As Oklahoma legislators prepare to convene for the legislative session Feb. 7, AARP says it will work to make sure essential senior services, including senior nutrition and home and community-based services, are adequately funded.
“We fight for the issues that are important to our members,” says AARP Oklahoma Associate State Director Sean Voskuhl. “Protecting Oklahoma’s must frail and vulnerable citizens has been and will continue to be a top priority for us in the upcoming legislative session.”
Voskuhl noted last year the association and its volunteers played an integral part in restoring $5 million of funding for senior nutrition programs in the state after budget cuts eliminated more than 700,000 hot meals for the homebound and at senior nutrition sites.
According to estimates by the Oklahoma House of Representatives Fiscal Department, legislators will face a budget hole of approximately $565 million for FY 2012.
AARP also will support legislation that put the remainder of long-term care administrators under the purview of the Oklahoma State Board of Examiners for Long-Term Care Administrators.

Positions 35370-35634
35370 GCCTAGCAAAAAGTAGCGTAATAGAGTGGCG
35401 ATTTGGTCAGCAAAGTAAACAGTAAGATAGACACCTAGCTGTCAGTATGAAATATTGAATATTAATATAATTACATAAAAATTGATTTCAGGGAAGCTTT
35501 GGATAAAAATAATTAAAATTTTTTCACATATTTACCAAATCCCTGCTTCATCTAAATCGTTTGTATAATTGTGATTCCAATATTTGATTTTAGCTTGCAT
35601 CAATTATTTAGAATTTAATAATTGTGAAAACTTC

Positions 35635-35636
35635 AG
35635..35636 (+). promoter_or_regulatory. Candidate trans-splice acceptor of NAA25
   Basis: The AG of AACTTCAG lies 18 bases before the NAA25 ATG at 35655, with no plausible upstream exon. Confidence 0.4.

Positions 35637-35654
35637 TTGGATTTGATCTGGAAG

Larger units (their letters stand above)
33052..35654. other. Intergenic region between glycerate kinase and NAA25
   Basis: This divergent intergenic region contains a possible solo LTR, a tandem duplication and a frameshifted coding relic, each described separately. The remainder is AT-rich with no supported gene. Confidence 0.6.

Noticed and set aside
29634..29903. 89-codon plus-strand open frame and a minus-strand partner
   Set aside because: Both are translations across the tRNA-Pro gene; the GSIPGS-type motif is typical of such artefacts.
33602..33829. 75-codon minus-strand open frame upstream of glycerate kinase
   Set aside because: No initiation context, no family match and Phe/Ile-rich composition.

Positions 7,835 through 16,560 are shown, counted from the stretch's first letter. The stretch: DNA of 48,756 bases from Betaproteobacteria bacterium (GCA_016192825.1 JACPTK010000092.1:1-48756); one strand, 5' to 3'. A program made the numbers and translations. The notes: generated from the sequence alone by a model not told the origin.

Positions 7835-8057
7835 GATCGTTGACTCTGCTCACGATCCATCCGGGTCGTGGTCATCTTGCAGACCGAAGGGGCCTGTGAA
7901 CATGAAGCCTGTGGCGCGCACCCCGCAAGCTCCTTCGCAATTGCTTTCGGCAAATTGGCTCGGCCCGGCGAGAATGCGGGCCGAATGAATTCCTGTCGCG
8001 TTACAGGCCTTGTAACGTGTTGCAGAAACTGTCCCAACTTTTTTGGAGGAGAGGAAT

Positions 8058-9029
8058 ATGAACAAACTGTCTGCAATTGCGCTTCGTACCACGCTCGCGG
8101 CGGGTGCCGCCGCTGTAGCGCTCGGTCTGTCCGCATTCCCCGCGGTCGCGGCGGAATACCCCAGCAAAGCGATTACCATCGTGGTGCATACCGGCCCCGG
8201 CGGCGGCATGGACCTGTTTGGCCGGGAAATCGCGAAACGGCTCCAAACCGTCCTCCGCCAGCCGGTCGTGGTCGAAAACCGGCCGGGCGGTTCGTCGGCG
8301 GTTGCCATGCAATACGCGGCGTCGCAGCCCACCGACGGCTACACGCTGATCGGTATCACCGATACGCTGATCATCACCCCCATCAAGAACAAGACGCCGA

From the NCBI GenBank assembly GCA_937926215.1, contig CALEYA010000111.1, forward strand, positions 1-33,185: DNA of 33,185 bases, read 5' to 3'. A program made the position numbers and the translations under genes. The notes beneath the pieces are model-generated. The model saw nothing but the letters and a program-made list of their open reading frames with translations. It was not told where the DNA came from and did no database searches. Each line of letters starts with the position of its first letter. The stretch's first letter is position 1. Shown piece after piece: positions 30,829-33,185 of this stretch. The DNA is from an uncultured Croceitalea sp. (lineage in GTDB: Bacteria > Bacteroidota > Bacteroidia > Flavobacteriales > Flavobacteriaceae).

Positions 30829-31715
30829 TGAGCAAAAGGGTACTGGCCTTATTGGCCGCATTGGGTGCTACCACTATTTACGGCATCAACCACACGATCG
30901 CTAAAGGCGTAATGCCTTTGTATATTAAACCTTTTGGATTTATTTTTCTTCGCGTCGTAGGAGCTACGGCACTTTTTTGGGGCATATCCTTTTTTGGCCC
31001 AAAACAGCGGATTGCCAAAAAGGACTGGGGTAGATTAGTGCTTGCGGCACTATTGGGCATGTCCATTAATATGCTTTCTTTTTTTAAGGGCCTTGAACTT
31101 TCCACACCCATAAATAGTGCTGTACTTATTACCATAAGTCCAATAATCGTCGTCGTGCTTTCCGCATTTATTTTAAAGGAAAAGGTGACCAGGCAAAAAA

“We will also work to prevent any attempts to roll-back regulatory oversight for long-term care facilities,” he said.
In 2010, AARP successfully backed four long-term care bills that are now law. Those laws now require the immediate report of rape in nursing homes, closed a loophole in the state’s nurse-aid registry that allowed those convicted of caretaker abuse to work in nursing facilities, made changes in the state’s nursing home incentive reimbursement program and expanded a cash and counseling program.
AARP volunteers from across the state will converge on the Capitol at the end of February to meet with lawmakers and discuss specific bills being considered by the Legislature.
“Our volunteers make a real difference in the success of our legislative agenda and in the lives of thousands of older Oklahomans,” Voskuhl said. “AARP serves as the voice of many seniors on important issues that affect their everyday lives.”
AARP also will continue its work on utility issues at the Oklahoma Corporation Commission and monitor proposed rate increases and telecommunication issues.
Two other measures that have the support of the association, which has more than 400,000 members in the Sooner state include banning texting while driving and a proposal that would allow communities to enact ordinances outlawing smoking in the workplace.
Oklahoma is one of only two states in the nation that prohibit communities from adopting any ordinance on tobacco that is stronger than state law, according to Smoke Free Oklahoma.
The 2011 Legislative Session runs through May.
If you are interested in helping AARP Oklahoma advocate on behalf of this issue or other important issues, contact the state office about becoming an advocacy volunteer at email@example.com.
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